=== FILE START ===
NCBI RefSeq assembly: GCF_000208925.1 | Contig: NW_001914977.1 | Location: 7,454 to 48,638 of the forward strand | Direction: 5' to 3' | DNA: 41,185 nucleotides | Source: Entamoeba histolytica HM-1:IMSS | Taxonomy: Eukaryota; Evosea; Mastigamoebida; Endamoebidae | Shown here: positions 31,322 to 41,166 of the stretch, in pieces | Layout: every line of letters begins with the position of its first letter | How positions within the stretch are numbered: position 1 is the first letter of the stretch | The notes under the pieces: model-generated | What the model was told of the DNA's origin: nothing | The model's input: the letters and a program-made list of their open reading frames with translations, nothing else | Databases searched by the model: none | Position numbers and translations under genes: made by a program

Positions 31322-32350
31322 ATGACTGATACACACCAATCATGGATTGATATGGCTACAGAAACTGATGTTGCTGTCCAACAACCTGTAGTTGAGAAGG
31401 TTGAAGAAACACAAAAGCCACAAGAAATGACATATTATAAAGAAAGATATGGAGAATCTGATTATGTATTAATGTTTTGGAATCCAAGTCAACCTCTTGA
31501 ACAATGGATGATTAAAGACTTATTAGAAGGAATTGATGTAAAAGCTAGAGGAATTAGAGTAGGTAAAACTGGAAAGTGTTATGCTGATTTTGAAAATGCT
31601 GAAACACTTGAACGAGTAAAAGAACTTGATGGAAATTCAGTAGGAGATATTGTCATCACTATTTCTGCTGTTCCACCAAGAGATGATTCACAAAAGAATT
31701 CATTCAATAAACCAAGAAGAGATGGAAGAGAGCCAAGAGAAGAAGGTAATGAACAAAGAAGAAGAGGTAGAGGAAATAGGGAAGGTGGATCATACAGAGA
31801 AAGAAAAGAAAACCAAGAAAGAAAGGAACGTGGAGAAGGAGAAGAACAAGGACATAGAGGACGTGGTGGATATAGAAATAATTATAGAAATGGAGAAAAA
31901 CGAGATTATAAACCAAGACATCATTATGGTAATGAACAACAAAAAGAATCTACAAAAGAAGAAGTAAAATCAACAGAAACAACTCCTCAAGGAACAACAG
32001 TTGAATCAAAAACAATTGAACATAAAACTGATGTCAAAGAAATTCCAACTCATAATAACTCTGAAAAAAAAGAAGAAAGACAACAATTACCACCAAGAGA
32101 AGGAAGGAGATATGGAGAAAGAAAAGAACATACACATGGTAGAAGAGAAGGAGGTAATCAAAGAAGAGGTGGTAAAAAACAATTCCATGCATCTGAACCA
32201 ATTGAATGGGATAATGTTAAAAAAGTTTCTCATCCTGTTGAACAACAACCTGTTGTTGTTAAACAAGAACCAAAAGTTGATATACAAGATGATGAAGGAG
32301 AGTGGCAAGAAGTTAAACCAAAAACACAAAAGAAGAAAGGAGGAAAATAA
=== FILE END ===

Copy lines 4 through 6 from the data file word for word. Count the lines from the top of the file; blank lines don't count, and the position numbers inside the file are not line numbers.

31401 TTGAAGAAACACAAAAGCCACAAGAAATGACATATTATAAAGAAAGATATGGAGAATCTGATTATGTATTAATGTTTTGGAATCCAAGTCAACCTCTTGA
31501 ACAATGGATGATTAAAGACTTATTAGAAGGAATTGATGTAAAAGCTAGAGGAATTAGAGTAGGTAAAACTGGAAAGTGTTATGCTGATTTTGAAAATGCT
31601 GAAACACTTGAACGAGTAAAAGAACTTGATGGAAATTCAGTAGGAGATATTGTCATCACTATTTCTGCTGTTCCACCAAGAGATGATTCACAAAAGAATT